In 1937, Italian physicist Ettore Majorana hypothesized the Majorana fermion—a particle that could be its own antiparticle. If the theory proves true, it could unlock one of the greatest mysteries of the universe: why there is more matter than anti-matter—and why we exist at all.
The Majorana Demonstrator Project, located deep underground at Sanford Lab, uses 44 kilograms of natural and enriched germanium crystals placed inside two cryostats in the hopes of finding this particle, a rare form of decay called neutrinoless double-beta decay. The experiment is called a demonstrator because the collaboration needed to prove it could create a quiet enough environment to find what it is looking for. A unique shield and 4,850 feet of rock help block cosmic and terrestrial radiation from this highly sensitive experiment.
Now, after years of planning, designing and building the experiment, the collaboration has something to celebrate. In a study published in March 2018, the Majorana Collaboration showed it can shield a sensitive, scalable, 44-kilogram germanium detector from background radioactivity, which is critical to developing a proposed ton-scale experiment.
“We know that we created an environment that is incredibly clean and quiet,” said Vincent Guiseppe, a co-spokesperson for the Majorana Demonstrator and an assistant professor of physics and astronomy at the University of South Carolina. “These results give us a much better understanding of the always-elusive neutrino and how it shaped the universe.”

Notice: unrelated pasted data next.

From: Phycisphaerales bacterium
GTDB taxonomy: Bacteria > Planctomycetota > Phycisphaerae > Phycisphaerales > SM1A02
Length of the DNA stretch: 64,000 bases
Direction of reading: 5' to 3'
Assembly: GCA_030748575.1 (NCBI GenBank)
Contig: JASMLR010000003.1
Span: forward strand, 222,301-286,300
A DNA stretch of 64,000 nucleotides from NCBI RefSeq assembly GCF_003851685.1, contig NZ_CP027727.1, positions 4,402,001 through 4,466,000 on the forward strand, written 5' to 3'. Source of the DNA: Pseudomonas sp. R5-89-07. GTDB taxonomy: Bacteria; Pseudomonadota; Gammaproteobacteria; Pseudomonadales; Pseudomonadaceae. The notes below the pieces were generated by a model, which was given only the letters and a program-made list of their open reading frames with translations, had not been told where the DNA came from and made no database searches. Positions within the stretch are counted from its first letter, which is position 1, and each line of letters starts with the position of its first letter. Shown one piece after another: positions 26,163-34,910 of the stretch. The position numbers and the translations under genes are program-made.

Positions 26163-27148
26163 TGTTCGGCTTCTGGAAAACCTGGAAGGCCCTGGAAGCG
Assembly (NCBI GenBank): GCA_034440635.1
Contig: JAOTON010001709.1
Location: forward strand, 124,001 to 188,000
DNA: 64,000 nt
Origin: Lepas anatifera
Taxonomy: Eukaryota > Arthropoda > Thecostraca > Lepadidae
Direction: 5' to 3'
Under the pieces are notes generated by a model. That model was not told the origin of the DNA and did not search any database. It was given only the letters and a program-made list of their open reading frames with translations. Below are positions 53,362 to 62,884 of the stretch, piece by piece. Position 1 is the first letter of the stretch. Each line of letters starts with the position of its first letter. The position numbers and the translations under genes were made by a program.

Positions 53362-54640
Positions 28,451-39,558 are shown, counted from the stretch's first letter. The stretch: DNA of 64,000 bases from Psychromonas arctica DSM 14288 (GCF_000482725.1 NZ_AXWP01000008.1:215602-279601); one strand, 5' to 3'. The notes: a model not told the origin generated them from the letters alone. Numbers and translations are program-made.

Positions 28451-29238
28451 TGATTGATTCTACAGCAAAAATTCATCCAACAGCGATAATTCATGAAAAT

Guiseppe credits the results to the design of the experiment and the stringent cleanliness protocols put in place.
The Majorana Demonstrator collaboration believes germanium is the best material to detect neutrinoless double-beta decay. During the decay process, two electrons are ejected in the germanium. The electrons ionize the germanium, creating a very specific amount of electric charge that can be measured with special equipment. If they discover it, it could tell us why matter—planets, stars, humans and everything else in the universe—exists.
The process is so rare, the slightest interference could render the experiment useless. That’s why it was built deep underground, using electroformed copper that never saw daylight. Still, that wasn’t enough. To achieve the quietest background possible, they built the experiment inside a glovebox in a class-1,000 cleanroom, then surrounded it with a six-layered shield designed to protect it from any stray cosmic or terrestrial radiation.
5,500 electroformed copper parts were used in the experiment, all were machined underground.
Total weight of the shield
- Lead: 108,000 pounds
- Poly shield: 31,000 pounds
- Copper shielding: 5,500 pounds
The Majorana Demonstrator was designed to lay the groundwork for a ton-scale experiment by demonstrating that backgrounds can be low enough to justify building a larger detector.
“When we started this project, there were many risks and no guarantee that we could achieve our goals, as we were pushing into unexplored territory,” said John Wilkerson, principal investigator of the experiment and the John R. and Louise S. Parker Distinguished Professor in the Department of Physics and Astronomy at the University of North Carolina.
“It’s very exciting to see these world-leading results. We’ve achieved the best energy resolution of any double-beta decay experiment and are among the lowest backgrounds ever seen.”
With 30 times more germanium than the current experiment, the ton-scale, called LEGEND (Large Enriched Germanium Experiment for Neutrinoless Double-Beta Decay), could more easily see the rare decay it seeks. The plan is to partner with GERDA (GERmanium Detector Array), a sister experiment located at Gran Sasso in Italy, and other researchers in the field.
"This merger leverages public investments by combining the best technologies of each," said LEGEND Collaboration co-spokesperson Steve Elliott of Los Alamos National Laboratory.